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Digital transformation

Data as a performance lever for retailers

Gilles Fiolet Cenisis Data retail

Essentially using data effectively is at the heart of successful retail operations, whether personalizing the experience for customers and prospects or improving logistics operations. However, even though retailers understand the benefits, many still find it difficult to leverage their data effectively. To learn more about these challenges and how to overcome them, we interviewed Gilles Fiolet of consultancy CENISIS.

Mabrouk Chouikri
Digital Marketing Project Manager, Opendatasoft
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The value of data is widely recognized across business – and the retail sector is no different.

Essentially using data effectively is at the heart of successful retail operations, whether personalizing the experience for customers and prospects or improving logistics operations. However, even though retailers understand the benefits, many still find it difficult to leverage their data effectively.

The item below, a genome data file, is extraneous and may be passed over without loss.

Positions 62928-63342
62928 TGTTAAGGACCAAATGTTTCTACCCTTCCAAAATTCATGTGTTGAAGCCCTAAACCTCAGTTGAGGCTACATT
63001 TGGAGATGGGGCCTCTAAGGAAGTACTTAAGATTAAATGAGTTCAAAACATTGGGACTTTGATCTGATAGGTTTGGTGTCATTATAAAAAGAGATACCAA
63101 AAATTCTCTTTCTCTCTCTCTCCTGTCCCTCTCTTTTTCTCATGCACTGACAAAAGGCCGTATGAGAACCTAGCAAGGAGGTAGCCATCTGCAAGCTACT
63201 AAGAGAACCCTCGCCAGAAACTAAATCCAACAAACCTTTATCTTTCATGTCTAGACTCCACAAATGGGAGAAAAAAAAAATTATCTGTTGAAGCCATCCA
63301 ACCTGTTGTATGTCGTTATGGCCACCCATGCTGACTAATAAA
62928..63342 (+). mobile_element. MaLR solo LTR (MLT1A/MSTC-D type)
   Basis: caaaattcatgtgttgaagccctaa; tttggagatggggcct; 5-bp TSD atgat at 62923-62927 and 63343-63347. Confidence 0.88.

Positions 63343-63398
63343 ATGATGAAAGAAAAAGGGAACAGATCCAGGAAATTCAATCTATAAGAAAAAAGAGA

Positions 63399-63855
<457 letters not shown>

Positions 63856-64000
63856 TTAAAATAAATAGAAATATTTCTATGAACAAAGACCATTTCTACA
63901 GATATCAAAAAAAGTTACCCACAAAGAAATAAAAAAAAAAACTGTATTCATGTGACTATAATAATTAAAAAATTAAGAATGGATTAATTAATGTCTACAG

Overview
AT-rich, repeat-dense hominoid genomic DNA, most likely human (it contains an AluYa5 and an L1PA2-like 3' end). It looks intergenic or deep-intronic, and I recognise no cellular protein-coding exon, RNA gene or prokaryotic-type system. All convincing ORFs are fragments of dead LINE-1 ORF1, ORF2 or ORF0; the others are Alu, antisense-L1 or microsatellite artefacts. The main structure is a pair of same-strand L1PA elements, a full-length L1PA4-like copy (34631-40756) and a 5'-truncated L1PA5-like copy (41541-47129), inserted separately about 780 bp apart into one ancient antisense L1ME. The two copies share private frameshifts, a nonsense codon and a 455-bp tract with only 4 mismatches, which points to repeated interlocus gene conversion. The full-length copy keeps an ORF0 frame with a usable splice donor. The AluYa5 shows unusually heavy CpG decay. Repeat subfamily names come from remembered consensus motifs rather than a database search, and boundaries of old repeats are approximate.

To learn more about these challenges and how to overcome them, we interviewed Gilles Fiolet of consultancy CENISIS.

Gilles has been Offer and Innovation Director at CENISIS since 2011 and heads up the CENISIS Academy, launched in 2022. As a data consultant for more than twenty years, he has helped many companies with their approach to data, especially in the retail, finance, insurance and agri-food sectors.

Retail players have long understood the importance of data, whether it is for marketing to prospects, targeting the right customer at the right time or optimizing their supply chain.